Tiramisu is apparently Italian for "pick me up". I've never come across a tiramisu recipe that has failed to mention this, which is one reason that I was a little skeptical when I set out on my most ambitious dessert-making endeavor to date. Why, after all, would one need to justify a perfectly good recipe - much less a dessert recipe - with this phrase? Don't get me wrong, I like tiramisu and will hardly protest when others serve it to me or order it to share. (I actually don't refuse desserts unless they come before dinner, which in my opinion is a cardinal sin. And as BFFT will testify, I'm terrible at sharing them unless I can be assured that I'll get at least 50%. But those are discussions best saved for another time, assuming you're not too scared off by my sweet-tooth-schoolmarmish tendencies to keep following this blog.) Nevertheless, I had a hard time discerning why so many people I love and respect, my best girlfriend Danielle and my mother-in-law among them, tout it as their favorite. Until last Friday night, that is.

I must admit to being intimidated enough by the idea of homemade tiramisu to have stayed away from it throughout my 5+ years of cooking experience. This was mostly because I'd heard (and knew from experience trying mediocre versions at various restaurants!) how easy it is to mess up. But BFFT also didn't help matters much when I told him about my dessert plans and he responded with, "Uh, you might want to sample it first before giving it to other people." Nor did a certain dinner party guest of ours who reacted by asking if I was sure I didn't want him to bring dessert. Well, in the face of all that doubt, I went ahead with a recipe I found in the November 2007 issue of Cooks Illustrated magazine. The key, as Danielle once said and I made sure to abide by, is to avoid soaking the ladyfingers too much. Otherwise you risk ending up with a pile of soggy mush, which thankfully didn't happen in this case.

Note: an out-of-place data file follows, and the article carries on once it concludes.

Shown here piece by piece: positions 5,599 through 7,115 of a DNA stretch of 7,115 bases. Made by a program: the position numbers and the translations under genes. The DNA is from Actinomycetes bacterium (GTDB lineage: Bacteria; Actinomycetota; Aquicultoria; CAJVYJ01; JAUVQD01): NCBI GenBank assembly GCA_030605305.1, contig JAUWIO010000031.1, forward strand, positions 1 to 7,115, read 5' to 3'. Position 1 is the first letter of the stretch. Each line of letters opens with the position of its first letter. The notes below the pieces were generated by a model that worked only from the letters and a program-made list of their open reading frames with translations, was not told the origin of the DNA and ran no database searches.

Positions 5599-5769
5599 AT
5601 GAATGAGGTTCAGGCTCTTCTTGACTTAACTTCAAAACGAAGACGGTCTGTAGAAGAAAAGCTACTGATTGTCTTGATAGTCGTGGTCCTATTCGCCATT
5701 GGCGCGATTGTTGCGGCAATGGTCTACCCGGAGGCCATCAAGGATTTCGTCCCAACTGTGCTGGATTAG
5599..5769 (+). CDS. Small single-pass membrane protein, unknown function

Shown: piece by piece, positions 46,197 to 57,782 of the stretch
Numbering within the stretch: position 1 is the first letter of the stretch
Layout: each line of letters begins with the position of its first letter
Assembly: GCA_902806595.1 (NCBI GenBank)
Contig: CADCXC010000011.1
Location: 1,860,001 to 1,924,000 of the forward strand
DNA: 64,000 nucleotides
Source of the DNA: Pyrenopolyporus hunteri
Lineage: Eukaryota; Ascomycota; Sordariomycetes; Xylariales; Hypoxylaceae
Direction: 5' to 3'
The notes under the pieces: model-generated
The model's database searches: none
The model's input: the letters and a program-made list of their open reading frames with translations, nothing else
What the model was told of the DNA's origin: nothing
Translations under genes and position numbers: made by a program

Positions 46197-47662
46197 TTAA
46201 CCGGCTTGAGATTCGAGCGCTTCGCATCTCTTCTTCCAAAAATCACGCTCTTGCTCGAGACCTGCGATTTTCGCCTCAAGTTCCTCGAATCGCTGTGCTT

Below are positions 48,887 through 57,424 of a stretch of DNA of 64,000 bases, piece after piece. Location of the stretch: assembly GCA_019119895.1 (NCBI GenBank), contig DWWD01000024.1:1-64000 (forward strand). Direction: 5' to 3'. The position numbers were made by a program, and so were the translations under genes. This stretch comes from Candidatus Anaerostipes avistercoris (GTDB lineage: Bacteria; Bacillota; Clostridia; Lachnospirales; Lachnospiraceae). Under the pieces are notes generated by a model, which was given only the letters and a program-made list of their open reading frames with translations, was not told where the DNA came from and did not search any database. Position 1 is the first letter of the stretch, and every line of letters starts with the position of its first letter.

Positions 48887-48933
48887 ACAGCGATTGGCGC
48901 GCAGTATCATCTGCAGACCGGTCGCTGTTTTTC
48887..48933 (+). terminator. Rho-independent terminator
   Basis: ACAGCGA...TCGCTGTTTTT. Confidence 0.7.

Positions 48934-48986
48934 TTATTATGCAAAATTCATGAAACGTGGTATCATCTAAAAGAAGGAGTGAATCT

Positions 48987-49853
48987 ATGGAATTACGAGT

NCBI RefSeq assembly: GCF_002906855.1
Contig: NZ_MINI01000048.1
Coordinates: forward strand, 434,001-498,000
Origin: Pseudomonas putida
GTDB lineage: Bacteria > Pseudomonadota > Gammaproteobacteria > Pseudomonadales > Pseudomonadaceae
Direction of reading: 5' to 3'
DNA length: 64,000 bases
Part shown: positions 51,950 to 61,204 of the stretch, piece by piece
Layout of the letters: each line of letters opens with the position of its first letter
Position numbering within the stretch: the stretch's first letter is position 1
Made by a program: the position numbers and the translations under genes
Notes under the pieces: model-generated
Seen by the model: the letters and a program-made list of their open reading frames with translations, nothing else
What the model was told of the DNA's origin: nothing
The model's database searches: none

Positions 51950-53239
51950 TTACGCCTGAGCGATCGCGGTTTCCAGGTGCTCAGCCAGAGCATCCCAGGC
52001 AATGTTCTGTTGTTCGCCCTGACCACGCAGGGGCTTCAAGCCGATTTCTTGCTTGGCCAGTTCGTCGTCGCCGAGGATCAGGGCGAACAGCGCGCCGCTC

Tiramisu (serves 10-12)


2 1/2 c strong brewed coffee, room temperature
1 1/2 T instant espresso (I used instant coffee and it turned out fine)
9 T dark rum (I used light rum; Bourbon would probably be tasty too)
6 large egg yolks
2/3 c sugar
1/4 t table salt
1 1/2 lb mascarpone cheese
3/4 c cold heavy cream
14 oz dried ladyfingers
3 1/2 T cocoa powder


1. Stir coffee, instant espresso, and 5 T rum in wide bowl or baking dish until espresso dissolves; set aside.

2. Using a hand mixer, beat yolks at low speed until just combined. Add sugar and salt and beat at medium-high speed until pale yellow, 1 1/2 to 2 minutes, scraping down bowl with rubber spatula once or twice. Add remaining 4 T rum and beat at medium speed until just combined, 20-30 seconds; scrape bowl. Add mascarpone and beat at medium speed until no lumps remain, 30-45 seconds, scraping down bowl once or twice. Transfer mixture to large bowl and set aside.

3. In now-empty bowl (no need to clean), beat cream at medium speed until frothy, 1 to 1 1/2 minutes. Increase speed to high and continue to beat until cream holds stiff peaks, 1 to 1 1/2 minutes longer. Using rubber spatula, fold one-third of whipped cream into mascarpone mixture to lighten, then gently fold in remaining whiipped cream until no white streaks remain. Set mascarpone mixture aside.

4. Working one at a time, drop half of ladyfingers into coffee mixture, roll, remove, and transfer to 13 x 9 inch baking dish. (Do not submerge ladyfingers in coffee mixture; entire process should take no longer than 2-3 seconds per cookie.) Arrange soaked cookies in single layer in baking dish, breaking or trimming ladyfingers as needed to fit neatly into dish.

5. Spread half of mascarpone mixture over ladyfingers; use rubber spatula to spread mixture to sides and into corners of dish and smooth surface. Dust 2 T cocoa over mascarpone.

6. Repeat dipping and arrangement of ladyfingers; spread remaining mascarpone mixture over ladyfingers and dust with remaining 1 1/2 T cocoa. Wipe edges of dish with dry paper towel, cover with plastic wrap, and refrigerate 6-24 hours. (I followed Danielle's advice to chill it overnight.)

Now that I've tasted the end product for myself, even I am inclined to think that there might be something special about tiramisu after all. For the record, BFFT said it was the best he'd ever had, as did at least one of our dinner party attendees. And the guest who "offered" to bring dessert ate two huge pieces! So I'm not being self-congratulatory here... indeed, I attribute most of that recipe's success to (1) not oversoaking the ladyfingers and (2) including lots of rum (either because the rum tasted good or we were too inebriated to notice that the tiramisu didn't!).